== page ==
After a busy few days that saw the attorney general dragged into a Harrisburg courtroom, Jerry Sandusky’s grand jury-related discovery request has been shot down.
Judge John Cleland issued a ruling on the request Thursday, following Kathleen Kane’s testimony that she is unaware of any leaks by grand jury judge Barry Feudale or attorneys in her office related to the Sandusky case, though she promised to provide evidence if it’s found.
A transcript of Kane’s testimony, which was held in private, will be released in the coming days as no secret grand jury information was discussed in the hearing.
This all stemmed from a filing by Sandusky attorney Alexander Lindsay, in which he made a slew of discovery requests, including one seeking subpoenas and documents related to potential grand jury leaks in the Sandusky case.
In response to a press release issued by Kane’s office, which Cleland misinterpreted to say that she was aware of Sandusky-related leaks by Feudale or her office, the judge issued an order to Kane, directing her to turn over any evidence of this. After finding his response insufficient and wanting clarification, Cleland ordered Kane to appear in court Thursday afternoon to testify under oath and in camera — legalese for private.
“In summary, she testified that she is aware of no information, including emails or oral or written communications, that either prove to her, or persaude her, that Judge Feudale and/or any attorneys for the Office of Attorney General orchestrated, facilitated, cooperate din, or arranged for the disclosure of otherwise secret grand jury information in this case,” Cleland wrote.
With that in mind, he struck down Lindsay’s discovery request related to the Sandusky grand jury.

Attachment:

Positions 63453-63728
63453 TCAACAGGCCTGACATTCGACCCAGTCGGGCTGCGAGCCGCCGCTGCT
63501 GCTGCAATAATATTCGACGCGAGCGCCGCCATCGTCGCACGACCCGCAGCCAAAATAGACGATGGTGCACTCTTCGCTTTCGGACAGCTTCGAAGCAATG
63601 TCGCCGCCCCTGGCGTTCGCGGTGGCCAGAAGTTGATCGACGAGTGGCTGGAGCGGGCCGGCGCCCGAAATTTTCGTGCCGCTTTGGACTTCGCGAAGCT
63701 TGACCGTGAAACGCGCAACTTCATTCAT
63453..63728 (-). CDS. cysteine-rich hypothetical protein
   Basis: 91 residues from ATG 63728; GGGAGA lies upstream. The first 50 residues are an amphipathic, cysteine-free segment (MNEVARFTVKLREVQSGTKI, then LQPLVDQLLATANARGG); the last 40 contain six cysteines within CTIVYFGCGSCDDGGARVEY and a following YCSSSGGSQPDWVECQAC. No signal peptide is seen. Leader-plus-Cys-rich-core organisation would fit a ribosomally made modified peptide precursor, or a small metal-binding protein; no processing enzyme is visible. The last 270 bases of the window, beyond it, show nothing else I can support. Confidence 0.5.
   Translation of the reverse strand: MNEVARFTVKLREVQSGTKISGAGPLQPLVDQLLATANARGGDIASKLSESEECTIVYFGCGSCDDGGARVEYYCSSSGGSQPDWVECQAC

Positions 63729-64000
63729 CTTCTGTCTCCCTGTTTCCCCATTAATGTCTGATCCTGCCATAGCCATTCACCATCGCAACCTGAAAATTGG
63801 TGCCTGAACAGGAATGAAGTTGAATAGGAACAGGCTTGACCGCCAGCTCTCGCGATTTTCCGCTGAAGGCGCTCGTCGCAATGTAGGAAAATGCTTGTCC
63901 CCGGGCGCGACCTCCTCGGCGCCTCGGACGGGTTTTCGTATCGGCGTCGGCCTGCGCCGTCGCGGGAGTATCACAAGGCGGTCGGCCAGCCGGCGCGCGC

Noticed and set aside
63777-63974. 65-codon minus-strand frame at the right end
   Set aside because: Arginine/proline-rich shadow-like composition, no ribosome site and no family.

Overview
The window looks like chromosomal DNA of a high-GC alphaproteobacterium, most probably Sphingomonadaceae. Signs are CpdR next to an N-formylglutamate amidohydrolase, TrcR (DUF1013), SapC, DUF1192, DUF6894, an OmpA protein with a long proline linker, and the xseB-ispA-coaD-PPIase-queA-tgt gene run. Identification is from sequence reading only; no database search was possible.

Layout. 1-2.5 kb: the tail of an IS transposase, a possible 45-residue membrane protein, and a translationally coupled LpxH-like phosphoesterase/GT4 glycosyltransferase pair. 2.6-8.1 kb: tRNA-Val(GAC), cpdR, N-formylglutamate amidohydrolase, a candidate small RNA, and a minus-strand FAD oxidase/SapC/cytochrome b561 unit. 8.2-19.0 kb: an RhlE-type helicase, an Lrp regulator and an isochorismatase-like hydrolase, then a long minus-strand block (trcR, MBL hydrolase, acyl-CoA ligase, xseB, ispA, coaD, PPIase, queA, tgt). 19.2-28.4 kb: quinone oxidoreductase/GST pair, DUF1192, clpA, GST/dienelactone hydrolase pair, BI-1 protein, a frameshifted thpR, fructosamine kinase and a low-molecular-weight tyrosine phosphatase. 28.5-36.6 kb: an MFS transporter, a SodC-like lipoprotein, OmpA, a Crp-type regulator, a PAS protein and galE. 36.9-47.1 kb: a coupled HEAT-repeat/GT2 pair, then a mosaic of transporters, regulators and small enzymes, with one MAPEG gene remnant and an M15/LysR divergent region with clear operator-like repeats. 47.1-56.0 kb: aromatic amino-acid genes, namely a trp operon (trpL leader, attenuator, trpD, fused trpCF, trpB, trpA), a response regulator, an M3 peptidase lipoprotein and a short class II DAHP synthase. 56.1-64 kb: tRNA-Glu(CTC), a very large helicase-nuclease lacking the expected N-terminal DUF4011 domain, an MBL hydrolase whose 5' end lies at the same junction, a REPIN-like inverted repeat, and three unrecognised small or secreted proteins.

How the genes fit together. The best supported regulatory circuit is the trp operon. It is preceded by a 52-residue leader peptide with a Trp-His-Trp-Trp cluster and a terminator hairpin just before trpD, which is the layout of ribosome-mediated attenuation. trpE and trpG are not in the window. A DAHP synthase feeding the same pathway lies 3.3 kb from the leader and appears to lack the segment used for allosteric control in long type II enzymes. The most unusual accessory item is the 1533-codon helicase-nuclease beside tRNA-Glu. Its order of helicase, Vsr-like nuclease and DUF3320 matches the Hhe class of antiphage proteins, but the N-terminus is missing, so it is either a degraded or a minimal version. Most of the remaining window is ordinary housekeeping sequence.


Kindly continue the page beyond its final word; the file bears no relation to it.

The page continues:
“Because the Attorney General has clarified whatever interpretation might have been applied to her October 28, 2015 press release … I will deny the defendant’s discovery request regarding the grand jury procesures in deference to consideration of any subsequent request made by defense counsel to Judge Krumenacker,” Cleland wrote.
That quote refers to judge Norman Krumenacker, who currently presides over the state grand jury.
There are still two remaining discovery requests that Cleland has yet to rule on following the court hearing that brought Sandusky to Bellefonte last week.
The first is related to potential fee agreements between Sandusky victims and their legal representation, which Lindsay believes could prove that they testified against his client with financial incentive, hoping to later earn settlement money from Penn State University.
The second is related to a comment made by the prosecutors regarding Victim 2, who Penn State football coach Mike McQueary said he saw engaged in sexual intercourse with Sandusky in a locker room shower, although his story has changed over the years. Sandusky’s attorneys believe that the victim can dispute that charge, and argues that this should result in a full dismissal of charges because the McQueary story is the Christmas tree from which all the other ornaments are hung.
Whether the judge agrees with this Christmas tree analogy or agrees with Lindsay’s argument that he has the authority to provide Sandusky’s attorneys with subpoena power remains to be seen.
Cleland wrote that a ruling on the other discovery requests will be addressed in a forthcoming order.